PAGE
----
Now, some GOP presidential candidates refer to "the terrorists" as one group, blurring distinctions between Al Qaeda, which has attacked the United States repeatedly, and groups that former intelligence officials say have not targeted the United States.
Romney said Friday: "You see, the terrorists are fighting a war on us. We've got to make sure that we're fighting a war on them."
Romney's comment in the earlier debate that "they've come together as Shia and Sunni and Hezbollah and Hamas and the Muslim Brotherhood and Al Qaeda" struck some former intelligence officials as particularly misleading. Shia and Sunni, they said, are branches of Islam and not terrorist groups. There are an estimated 300 million Sunni Muslims in the Middle East, many of them fighting Al Qaeda.
"Are Shia and Sunni together? Is the Muslim Brotherhood cooperating with all these other groups? No," said Judith Yaphe, a former CIA Iraq analyst.
"There's a tendency to exaggerate in a debate," she added. "You push the envelope as far as you can."
No point has been emphasized more strongly at GOP debates than the link between the Iraq war and Al Qaeda. During the debates about war funding, GOP leaders have downplayed the role of sectarian violence in Iraq and emphasized the role of Al Qaeda.
On Friday, McCain called any attempt to cut Iraq war funding, "the equivalent of waving a white flag to Al Qaeda."
But specialists say that the enemy the military calls "Al Qaeda Iraq" is a combination of Iraqi jihadists and an unknown number of fighters from countries throughout the Middle East. "AQI" came together after the US invasion. And while there is evidence that AQI members coordinate attacks among themselves, there is little evidence that they coordinate closely with bin Laden.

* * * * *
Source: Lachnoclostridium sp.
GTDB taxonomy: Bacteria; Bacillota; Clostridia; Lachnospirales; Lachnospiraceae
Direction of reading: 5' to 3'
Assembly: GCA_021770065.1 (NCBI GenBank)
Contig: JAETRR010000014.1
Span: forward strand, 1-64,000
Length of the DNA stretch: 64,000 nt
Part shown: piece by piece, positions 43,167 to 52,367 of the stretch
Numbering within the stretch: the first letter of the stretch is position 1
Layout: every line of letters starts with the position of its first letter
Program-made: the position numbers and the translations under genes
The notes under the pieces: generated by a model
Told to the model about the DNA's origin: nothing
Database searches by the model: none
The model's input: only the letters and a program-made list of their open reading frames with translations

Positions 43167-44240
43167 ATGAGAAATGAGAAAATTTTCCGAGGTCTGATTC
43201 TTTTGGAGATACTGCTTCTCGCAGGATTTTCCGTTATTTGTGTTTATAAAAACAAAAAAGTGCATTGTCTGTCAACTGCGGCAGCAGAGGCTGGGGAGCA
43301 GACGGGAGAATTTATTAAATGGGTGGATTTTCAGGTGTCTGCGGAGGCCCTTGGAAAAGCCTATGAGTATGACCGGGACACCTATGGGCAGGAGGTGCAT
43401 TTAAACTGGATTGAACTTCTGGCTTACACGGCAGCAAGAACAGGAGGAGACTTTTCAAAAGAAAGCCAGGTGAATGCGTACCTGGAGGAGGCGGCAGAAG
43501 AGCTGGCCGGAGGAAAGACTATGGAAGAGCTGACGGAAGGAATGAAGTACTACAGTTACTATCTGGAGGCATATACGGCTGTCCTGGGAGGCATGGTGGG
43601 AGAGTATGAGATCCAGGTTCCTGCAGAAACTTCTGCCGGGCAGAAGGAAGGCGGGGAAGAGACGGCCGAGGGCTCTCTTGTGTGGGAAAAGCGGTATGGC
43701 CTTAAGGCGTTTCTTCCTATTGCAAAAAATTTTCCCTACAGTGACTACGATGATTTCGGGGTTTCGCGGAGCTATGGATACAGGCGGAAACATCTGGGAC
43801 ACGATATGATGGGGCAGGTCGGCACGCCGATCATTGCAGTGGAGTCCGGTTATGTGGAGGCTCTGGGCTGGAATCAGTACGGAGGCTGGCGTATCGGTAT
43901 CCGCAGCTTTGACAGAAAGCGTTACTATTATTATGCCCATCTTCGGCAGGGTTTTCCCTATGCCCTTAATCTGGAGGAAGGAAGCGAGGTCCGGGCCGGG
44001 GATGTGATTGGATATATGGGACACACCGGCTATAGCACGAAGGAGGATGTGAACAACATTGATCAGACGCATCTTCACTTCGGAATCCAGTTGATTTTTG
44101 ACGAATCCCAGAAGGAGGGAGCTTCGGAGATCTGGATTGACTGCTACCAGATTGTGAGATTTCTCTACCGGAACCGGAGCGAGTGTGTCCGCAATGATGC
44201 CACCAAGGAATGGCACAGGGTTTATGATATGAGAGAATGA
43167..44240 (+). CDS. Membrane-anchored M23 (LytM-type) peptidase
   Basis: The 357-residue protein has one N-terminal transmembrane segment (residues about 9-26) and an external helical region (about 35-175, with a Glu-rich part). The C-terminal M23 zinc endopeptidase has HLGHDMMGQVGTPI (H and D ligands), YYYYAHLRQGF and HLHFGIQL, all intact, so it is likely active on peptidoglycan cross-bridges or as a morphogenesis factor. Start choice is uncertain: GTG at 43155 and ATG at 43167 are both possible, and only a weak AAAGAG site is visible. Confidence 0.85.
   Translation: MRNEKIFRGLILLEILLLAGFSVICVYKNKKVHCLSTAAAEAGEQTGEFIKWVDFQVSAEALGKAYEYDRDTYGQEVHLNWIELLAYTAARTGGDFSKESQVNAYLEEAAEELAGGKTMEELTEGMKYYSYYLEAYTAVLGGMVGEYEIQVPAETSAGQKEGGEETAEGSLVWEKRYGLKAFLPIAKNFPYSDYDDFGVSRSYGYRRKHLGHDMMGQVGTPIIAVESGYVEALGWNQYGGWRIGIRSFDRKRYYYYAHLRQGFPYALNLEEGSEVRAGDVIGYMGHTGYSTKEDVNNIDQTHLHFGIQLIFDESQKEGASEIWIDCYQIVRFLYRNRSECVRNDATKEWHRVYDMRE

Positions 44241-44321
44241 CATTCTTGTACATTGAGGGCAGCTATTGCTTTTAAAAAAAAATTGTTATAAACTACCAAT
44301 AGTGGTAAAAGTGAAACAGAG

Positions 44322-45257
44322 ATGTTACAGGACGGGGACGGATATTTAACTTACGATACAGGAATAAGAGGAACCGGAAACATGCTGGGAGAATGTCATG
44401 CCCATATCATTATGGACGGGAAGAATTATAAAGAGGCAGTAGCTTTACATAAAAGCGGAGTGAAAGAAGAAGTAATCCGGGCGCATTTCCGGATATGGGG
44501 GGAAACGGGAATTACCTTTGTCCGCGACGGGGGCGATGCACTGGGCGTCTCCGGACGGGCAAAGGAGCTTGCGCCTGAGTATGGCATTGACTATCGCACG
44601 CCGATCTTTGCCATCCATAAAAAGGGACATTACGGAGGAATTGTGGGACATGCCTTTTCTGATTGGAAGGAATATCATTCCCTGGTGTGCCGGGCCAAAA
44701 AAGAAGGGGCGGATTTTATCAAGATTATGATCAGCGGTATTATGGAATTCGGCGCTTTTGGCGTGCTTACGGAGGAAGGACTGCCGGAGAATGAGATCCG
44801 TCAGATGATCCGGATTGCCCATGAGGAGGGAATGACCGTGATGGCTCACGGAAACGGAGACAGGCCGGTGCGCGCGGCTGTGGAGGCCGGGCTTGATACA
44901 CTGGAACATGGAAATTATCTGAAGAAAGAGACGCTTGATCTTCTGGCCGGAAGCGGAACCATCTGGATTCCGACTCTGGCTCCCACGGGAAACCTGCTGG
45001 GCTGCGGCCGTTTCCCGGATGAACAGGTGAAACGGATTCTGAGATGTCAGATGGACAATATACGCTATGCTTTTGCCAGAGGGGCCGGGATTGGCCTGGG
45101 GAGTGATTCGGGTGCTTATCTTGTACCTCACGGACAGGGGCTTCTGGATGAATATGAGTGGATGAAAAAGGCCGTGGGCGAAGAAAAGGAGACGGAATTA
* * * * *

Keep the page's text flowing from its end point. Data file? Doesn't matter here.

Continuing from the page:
In pressing his case for continued war funding, Bush last week said a previously classified intelligence report indicated that bin Laden had sent a messenger in early 2005 to urge the late Iraqi terrorist chief Abu Musab al-Zarqawi to aim more attacks at the United States.
But there is no further evidence that bin Laden, who is believed to be hiding along the Afghanistan-Pakistan border, exerts control over Al Qaeda Iraq, according to a senior military official in Baghdad in an interview last week.
"We don't have any direct information that would link Al Qaeda Iraq to getting e-mails, memos, whatever, from bin Laden," the military official said, speaking under condition of anonymity.
A McCain spokesman said the senator did not mean to suggest in his debate comments that bin Laden was in Iraq. But aides to Romney and McCain, in interviews, insisted that the candidates are not exaggerating when they speak of bin Laden and the link between Al Qaeda and Iraq.
"The larger point shouldn't be in dispute," said Randy Scheunemann , McCain's foreign policy adviser. "If there's a territory where Al Qaeda is left unmolested, free to plan, conduct, and train for operations, they will do so."
Romney's national press secretary, Kevin Madden, said the former governor's linking of Shia, Sunni, Al Qaeda, Hamas, Hezbollah, and the Muslim Brotherhood was based on their common hostility to the West. "I think [Romney's statement] was much more directed at intent - they all share a common ideology or intent to bring down Western governments," Madden said. "There's a shared attempt to fight any beachhead of democracy in that region."
Analysts say that Hamas and Hezbollah are participating in democratic governments and that the leaders of Shi'ite militias are part of the Iraqi government.
"All of the bad actors in the Middle East get mixed up in people's minds," said Andrew Kohut , director of the nonpartisan Pew Research Center, which has polled extensively on views on Iraq. "That's why it was easy to play on the perception that Saddam Hussein got together with Osama bin Laden and said 'Let's fly some planes into buildings.' Saddam Hussein was seen as a bad guy in the Middle East, and so it all gets jumbled up in people's thinking."